Those things are clearly in the CFTC's purview, and if you allow US trading of them outside of CFTC control, they can get you, fairly straightforwardly. Election markets - which the CFTC has rejected as not being the sort of commodity contract it handles - are a bit murkier. You'll note in this regard that the CFTC's complaint doesn't ask to shut down Intrade - just to ban it from trading commodity contracts, whatever that means - but that it had the effect of immediately shutting down Intrade in the U.S. The CFTC may not be able to prove that election contracts are commodity contracts, but Intrade will have trouble proving that they're not. The CFTC never has to get into the dirty and unpopular-with-Nate-Silver business of shutting down the election markets; they're just shutting down this here unlicensed crude oil market. The election markets are their own business.
One other guess is that there is some sort of rough market segmentation going on in the CFTC's addled minds, and that they're not going after Intrade specifically over its election markets because they're actually not that bothered by them (or by their likely successors). The CFTC banned exchange-traded election contracts because it really doesn't want big institutional money to trade on elections, for reasons that are obvious enough to the CFTC though perhaps mystifying to others.3 On the other hand, if you want to punt with a little bit of your money on Rick Perry, go right ahead, the CFTC won't explicitly stop you. (You still can, apparently, at Iowa Electronic Markets. Not on Rick Perry specifically, he's long gone, but you know what I mean.)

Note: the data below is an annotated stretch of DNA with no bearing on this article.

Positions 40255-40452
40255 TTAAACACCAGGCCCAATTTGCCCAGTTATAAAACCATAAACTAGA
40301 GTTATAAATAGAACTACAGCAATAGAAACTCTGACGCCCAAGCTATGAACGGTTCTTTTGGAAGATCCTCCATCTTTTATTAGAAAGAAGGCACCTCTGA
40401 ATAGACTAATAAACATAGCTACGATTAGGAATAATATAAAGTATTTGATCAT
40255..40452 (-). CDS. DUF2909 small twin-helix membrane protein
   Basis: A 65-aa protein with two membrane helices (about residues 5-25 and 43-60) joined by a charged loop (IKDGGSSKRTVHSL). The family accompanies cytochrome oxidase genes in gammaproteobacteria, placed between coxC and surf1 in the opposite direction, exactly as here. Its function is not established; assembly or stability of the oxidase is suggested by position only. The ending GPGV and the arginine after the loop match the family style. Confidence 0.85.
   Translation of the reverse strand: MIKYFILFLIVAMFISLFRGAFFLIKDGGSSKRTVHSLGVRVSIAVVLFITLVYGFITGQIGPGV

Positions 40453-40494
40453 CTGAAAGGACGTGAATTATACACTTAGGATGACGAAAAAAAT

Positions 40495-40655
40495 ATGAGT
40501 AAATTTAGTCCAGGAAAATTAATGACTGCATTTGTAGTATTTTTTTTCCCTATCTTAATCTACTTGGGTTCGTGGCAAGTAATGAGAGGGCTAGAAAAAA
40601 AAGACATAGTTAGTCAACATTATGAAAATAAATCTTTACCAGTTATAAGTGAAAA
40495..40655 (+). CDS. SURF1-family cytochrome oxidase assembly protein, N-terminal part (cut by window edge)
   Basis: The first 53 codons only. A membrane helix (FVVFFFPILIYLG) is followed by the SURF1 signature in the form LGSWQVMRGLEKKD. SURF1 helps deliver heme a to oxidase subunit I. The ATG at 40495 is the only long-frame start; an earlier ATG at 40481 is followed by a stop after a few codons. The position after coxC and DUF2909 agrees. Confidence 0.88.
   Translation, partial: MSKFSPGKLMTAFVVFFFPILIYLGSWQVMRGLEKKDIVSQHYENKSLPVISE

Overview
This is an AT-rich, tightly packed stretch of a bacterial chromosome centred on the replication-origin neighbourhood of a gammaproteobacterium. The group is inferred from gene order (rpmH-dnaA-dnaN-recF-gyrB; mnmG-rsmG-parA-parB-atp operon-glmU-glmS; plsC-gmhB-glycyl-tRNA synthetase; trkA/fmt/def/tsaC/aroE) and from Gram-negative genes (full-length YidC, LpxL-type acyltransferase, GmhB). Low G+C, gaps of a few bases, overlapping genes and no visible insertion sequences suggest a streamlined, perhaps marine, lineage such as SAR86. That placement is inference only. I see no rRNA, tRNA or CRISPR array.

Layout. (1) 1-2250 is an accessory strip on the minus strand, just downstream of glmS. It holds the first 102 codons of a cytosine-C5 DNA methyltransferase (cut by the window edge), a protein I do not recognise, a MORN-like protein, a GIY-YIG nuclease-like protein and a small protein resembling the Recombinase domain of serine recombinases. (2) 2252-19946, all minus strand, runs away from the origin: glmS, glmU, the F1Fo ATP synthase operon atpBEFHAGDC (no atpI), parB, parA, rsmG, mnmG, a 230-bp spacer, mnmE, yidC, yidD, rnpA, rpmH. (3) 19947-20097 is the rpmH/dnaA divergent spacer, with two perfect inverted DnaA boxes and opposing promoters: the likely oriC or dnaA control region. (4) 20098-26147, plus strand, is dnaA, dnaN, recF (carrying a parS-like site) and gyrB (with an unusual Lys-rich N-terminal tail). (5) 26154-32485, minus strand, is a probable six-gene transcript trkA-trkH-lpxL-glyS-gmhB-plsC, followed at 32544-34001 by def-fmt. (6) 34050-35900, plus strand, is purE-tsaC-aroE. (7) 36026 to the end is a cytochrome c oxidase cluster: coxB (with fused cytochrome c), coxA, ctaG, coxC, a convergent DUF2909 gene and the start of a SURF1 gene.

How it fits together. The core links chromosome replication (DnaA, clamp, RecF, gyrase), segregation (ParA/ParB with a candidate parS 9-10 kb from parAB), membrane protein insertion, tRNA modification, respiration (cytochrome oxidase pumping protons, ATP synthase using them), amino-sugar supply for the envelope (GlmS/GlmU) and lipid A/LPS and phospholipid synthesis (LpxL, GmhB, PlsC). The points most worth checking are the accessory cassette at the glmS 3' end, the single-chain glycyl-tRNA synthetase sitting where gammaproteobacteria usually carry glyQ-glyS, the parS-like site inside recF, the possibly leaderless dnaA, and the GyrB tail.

On the other other hand, if you want to punt with a little bit of your money on light sweet crude, it'd better be at least $43,000 worth of your money,4 or else you'd better be an eligible contract participant with ten million investable dollars. Then you're good to go. Or alternatively go through an ETF, which for a small fee and some opaque tracking risk will give you very generic vanilla exposure to light sweet crude or a few other commodities of your choice.
This may read too much into the CFTC's action, but at some level you can understand the appeal of that market segmentation. The CFTC has its roots as a defender of markets that let commodity producers and consumers to hedge their risks, rather than an overseer of exuberant gambling on oil prices. Letting random individuals bet $100 on a - to be fair - somewhat exotic short-dated binary option on crude prices seems contrary to that mission; you could just about imagine having legitimate consumer-protection worries about that sort of contract.5 Letting random individuals bet $100 on an election - an event that is naturally binary and that everyone kind of understands - seems less troubling. But letting people with an actual business interest in politics bet millions on an election, I guess, has troubles of its own.